Review of “The Prophet” by Isaac Deutcher

“Until we are done with the ironies of history (because they will never be done with us), the image of Trotsky will not dissipate.”
~Christopher Hitchens

I’ve had a lifelong fascination with socialism, communism and the Cold War. This probably springs from having grown up during the Cold War at nuclear ground zero for World War III. Also contributing was that I came of age near the end of the Vietnam War, a proxy war between the US and the USSR into which I very nearly was drafted. My quest to understand this 20th century bipolar world into which I was born has most recently brought me to Isaac Deutcher’s monumental biography of Leon Trotsky, “The Prophet.”

In fact, The Prophet is really three volumes published separately: “The Prophet Armed” (1952, 540 p.) “The Prophet Unarmed (1956; 448 p.)” and “The Prophet Outcast (1963; 543 p.).” The first volume was published while Stalin was still alive and Trotsky’s memory was actively suppressed by the Soviet Union. The later volumes benefit from the release of materials from Soviet archives during the years after Stalin’s death. Also, Trotsky’s papers conserved at Harvard provided important content, as well as Deutcher’s personal memories of the time. Deutcher was a former Polish Troskyite who lived from 1907 to 1967. While his sympathies with Trotsky are obvious, he is nevertheless willing to point out Trotsky’s many flaws and failings.

Leon Trotsky was born Lev Davidovitch Bronstein to a Jewish family in Ukraine. His father was a relatively prosperous farmer of a class that Stalin would later persecute as Kulaks. Trotsky was well-educated and spoke French, German and English, as well as Russian. Once radicalized into Marxism, Trotsky started out as a Menchavik before being seduced by Lenin to become a Bolshevik. He was a voracious consumer of Marxist theory, as well as eventually becoming a leader in the Red Army.

While the details of Trotsky’s biography are thoroughly and ably recounted in these volumes, what interested me most was the way Deutcher situates Trotsky in relation to Lenin and Stalin, with whom he worked closely between 1905 and Lenin’s death in 1924. Far from being the holy trinity of Russian communism, the three had a fractious relationship, which, after Lenin’s death, progressed to Stalin’s deportation and eventual assassination of Trotsky.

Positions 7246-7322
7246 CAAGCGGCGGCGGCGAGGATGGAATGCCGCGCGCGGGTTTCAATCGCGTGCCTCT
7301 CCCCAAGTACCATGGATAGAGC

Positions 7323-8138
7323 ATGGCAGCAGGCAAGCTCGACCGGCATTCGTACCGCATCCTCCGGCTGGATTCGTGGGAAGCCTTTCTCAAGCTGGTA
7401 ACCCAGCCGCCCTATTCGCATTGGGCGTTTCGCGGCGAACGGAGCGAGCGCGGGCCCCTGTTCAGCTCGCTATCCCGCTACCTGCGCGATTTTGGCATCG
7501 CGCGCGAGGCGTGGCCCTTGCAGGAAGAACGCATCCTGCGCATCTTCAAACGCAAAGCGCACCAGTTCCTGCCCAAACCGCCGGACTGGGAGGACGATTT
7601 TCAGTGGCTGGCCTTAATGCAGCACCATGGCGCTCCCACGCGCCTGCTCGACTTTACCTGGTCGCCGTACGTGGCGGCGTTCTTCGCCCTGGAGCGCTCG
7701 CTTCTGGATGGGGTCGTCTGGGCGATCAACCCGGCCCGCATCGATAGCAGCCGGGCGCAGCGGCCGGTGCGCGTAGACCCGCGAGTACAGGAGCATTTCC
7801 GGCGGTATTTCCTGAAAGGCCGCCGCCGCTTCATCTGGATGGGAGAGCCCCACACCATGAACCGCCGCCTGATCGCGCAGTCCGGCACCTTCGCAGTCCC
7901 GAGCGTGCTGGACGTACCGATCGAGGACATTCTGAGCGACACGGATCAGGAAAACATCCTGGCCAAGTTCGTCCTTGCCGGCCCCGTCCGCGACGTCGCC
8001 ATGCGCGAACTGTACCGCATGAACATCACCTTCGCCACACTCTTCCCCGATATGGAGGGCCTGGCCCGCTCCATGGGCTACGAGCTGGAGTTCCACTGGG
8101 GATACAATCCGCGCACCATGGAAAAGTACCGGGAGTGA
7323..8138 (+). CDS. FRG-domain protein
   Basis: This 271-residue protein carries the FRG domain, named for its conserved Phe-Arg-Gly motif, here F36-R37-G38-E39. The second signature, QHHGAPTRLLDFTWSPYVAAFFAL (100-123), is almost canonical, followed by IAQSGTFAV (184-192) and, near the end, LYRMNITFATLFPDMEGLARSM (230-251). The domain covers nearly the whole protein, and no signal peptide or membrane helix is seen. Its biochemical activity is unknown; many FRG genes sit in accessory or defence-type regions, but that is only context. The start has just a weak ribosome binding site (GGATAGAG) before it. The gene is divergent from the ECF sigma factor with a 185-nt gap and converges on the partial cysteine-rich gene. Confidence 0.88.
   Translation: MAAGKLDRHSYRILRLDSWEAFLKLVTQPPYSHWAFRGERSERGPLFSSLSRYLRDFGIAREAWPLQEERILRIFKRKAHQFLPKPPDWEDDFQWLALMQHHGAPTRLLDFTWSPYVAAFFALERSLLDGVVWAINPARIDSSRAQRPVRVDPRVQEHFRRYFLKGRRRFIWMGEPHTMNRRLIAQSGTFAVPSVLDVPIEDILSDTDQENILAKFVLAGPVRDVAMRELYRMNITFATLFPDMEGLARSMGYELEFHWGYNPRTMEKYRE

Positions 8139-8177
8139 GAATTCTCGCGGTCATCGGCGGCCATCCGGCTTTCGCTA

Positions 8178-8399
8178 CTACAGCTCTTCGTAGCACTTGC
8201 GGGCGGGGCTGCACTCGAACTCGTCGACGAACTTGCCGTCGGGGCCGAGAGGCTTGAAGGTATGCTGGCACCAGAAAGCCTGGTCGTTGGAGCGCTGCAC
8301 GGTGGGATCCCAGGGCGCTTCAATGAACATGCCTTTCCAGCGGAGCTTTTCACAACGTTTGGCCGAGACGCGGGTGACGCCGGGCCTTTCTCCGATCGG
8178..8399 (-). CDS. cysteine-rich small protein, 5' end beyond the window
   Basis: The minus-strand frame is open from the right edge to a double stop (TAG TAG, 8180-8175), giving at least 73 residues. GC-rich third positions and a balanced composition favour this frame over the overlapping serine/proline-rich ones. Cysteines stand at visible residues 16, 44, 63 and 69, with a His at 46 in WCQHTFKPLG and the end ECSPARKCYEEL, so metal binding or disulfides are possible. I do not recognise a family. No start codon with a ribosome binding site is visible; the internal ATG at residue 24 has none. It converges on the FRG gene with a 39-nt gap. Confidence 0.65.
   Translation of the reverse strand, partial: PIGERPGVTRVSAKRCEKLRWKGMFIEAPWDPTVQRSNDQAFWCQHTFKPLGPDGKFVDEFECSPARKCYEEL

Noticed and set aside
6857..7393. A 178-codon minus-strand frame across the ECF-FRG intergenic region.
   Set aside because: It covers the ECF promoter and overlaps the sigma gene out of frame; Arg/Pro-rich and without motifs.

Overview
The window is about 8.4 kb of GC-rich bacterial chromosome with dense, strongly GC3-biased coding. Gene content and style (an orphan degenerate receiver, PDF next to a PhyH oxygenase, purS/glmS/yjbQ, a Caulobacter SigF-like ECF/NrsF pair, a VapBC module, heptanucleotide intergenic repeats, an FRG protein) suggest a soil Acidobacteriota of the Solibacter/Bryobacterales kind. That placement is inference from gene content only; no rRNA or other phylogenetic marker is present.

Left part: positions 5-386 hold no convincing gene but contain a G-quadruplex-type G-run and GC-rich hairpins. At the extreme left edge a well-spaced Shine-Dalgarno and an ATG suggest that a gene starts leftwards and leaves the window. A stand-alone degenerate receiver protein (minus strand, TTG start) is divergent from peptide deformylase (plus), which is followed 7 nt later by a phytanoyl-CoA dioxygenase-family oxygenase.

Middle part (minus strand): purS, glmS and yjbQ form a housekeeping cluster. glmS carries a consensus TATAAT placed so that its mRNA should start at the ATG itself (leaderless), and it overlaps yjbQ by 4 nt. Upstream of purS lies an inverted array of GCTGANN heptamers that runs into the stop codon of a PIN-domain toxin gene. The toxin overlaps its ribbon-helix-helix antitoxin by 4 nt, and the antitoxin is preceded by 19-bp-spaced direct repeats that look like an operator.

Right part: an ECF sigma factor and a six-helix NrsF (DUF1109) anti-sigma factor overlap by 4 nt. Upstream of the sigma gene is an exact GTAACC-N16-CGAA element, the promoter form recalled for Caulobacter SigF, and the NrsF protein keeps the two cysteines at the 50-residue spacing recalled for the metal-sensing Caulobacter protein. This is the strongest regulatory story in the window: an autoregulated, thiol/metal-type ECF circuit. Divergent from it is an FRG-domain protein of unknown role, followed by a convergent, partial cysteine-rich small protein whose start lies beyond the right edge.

Underlying this biography is the story of how Marxism morphed, in the hands of Lenin, Trotsky and Stalin, into pseudo-Marxist humbug. Already by 1920-1, Boshevik Russia pivoted from the model of revolution from below to attempting to impose revolution by conquest in Poland and Georgia (which Lenin supported but Trotsky opposed). Trotsky was prescient in anticipating the communist evangelism of the USSR under Stalin: “. . . that national revolutionary Messianic mood which prompts one to see one’s own nation-state as destined to lead mankind to socialism.”

Not only were the political and economic tenets of Marx and Engels violated and turned on their head to fit the circumstances of post-Tsarist Russia, but the Marx brand was hijacked to justify phony claims of Marxist art and Marxist science, with deplorable and sometimes fatal consequences. Trotsky at least made some attempts to argue in writing and speeches against political meddling in science, but with little effect since he was already marginalized by Stalin and his cult.

In the nascent Bolshevik state, ironies abound. “For itself, the Bolshevik government stood for open covenants openly arrived at; and it would therefore publish and declare null and void the secret imperialist treaties concluded by previous Russian governments.” This was in 2017. By 1939, the Russian government under Stalin was happy to sign the Molotov-von Ribbentrop pact with a secret clause dividing Poland between Russia and Germany.